[Weekender] Singing for diversity in one voice
Multicultural children find ‘sanctuary’ in singing together
Published : May 4, 2018 - 15:23
Updated : May 4, 2018 - 15:23
Krishjun Banavali, 11, has faced racial discrimination here just because his skin is darker than others.

His mother Lee Sang-hee is a Korean who married an Indian national. Their son speaks both Korean and English fluently and attends a local elementary school.

“There are so many prejudices against multicultural families that we must be helped and cared for. The word ‘multicultural’ itself may be full of prejudices,” said Lee.

The hurtful words about his skin color affected Krishjun, but after 2016, Lee observed changes in her son’s personality.He became more active and confident after joining the Rainbow Choir, a singing troupe for multicultural children.

“I can see the difference in his behavior when he is with others. It is very clear,” Lee said. “There are certain needs that cannot be fulfilled at school, because Krishjun is different from others. The choir plays a great role in forming his identity.” 

Rainbow Choir (Yonhap)

At the Rainbow Choir, children from multicultural families practice singing, under the guidance of professional instructors. After extensive practice, they perform in front of audiences at various events.

Some may remember the choir from the opening ceremony of the 2018 Pyeongchang Winter Olympics during which they sang the national anthem in front of a global audience. 

The Rainbow Choir performs at the 2018 Pyeongchang Winter Olympics (Rainbow Choir)
The Rainbow Choir performs at the 2018 Pyeongchang Winter Olympics (Rainbow Choir)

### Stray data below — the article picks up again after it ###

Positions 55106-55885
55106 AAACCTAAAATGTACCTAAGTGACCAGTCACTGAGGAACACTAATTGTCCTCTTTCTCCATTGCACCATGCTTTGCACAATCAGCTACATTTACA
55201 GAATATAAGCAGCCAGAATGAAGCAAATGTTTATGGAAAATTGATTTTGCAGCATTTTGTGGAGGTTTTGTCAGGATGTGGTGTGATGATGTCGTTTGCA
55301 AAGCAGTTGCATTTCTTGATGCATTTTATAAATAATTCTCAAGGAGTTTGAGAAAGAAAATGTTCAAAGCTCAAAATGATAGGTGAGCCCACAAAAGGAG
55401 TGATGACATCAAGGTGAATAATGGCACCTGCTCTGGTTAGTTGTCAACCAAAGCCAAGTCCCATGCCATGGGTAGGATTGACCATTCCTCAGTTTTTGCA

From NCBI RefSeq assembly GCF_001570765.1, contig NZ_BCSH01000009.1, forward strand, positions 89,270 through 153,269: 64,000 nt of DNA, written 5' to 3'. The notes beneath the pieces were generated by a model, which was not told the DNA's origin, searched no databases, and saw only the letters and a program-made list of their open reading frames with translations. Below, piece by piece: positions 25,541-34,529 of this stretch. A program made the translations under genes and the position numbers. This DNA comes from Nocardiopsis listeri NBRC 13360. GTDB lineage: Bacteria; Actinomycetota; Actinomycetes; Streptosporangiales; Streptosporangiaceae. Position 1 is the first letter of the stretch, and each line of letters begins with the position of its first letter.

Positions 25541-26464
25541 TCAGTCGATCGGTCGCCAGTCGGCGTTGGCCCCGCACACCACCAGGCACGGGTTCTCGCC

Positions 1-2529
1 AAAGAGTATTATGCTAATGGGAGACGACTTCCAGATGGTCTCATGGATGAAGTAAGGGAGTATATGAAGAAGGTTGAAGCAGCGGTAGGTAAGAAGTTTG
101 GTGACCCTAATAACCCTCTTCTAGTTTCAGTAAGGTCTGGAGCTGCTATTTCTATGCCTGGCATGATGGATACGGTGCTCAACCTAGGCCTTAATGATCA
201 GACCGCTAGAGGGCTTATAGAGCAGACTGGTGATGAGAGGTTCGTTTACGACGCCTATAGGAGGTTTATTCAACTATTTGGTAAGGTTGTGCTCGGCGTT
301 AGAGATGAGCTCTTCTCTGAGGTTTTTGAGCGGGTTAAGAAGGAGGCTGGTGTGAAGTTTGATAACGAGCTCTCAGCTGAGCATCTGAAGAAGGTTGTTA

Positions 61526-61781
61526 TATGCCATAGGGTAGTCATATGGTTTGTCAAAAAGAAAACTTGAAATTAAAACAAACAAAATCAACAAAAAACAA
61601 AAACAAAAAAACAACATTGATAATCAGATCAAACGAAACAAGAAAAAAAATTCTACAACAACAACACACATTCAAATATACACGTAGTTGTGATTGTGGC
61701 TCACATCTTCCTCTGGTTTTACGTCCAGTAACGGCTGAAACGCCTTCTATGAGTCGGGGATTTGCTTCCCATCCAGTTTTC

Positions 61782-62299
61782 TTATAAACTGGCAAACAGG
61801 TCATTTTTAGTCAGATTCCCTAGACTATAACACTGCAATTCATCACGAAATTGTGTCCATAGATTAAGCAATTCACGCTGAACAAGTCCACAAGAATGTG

“I sometimes feel that I cannot be fully understood by friends at school, because they don’t experience what I do,” said a 9-year-old boy who declined to reveal his name. He has a Japanese mother and a Korean father.

Some of his classmates have taunted him for being Japanese, with some attacking him over Japan’s occupation of Korea in the early 20th century.

After joining the choir, however, he feels better, surrounded by friends who can fully empathize with him. “I can see that my boy doesn’t want to mention my nationality when with other Koreans. But at the choir, he doesn’t have to worry about it,” his mother said.

“When children join the choir, they are very shy, unable to make eye contact,” its leader Jang Mi-a said. “But after a while, they become full of life. They share stories and their inner feelings with choir members and instructors.”

Since its establishment in 2009, the Rainbow Choir has performed at various events as an unofficial ambassador of multiculturalism, such as the closing ceremony at the Incheon Asian Games and a concert at the Vatican.

“On the stage, I was excited, not nervous,” the 9-year-old said, recounting what it was like to sing at the St. Peter’s Cathedral in Vatican. “As we were there to represent Korea, I felt honored.”

In March, some local media outlets reported that the choir wrongfully took money from parents while practicing for its performance at the Winter Olympics. The parents and the choir refuted the reports and the media outlets eventually issued a correction.

As the choir is operated by donations, it was difficult to continue regular practices after the controversy emerged. The group has been on a prolonged break, but aims to gather again in summer.

The children were greatly saddened by the sudden halt. They used to meet twice a week for choir practices, which involved more than just singing.

“Krishjun cried so much when he heard that there won’t be practices for a while,” Lee said. “The choir is like a sanctuary for the children. It’s where they can be understood without prejudices.”

By Im Eun-byel (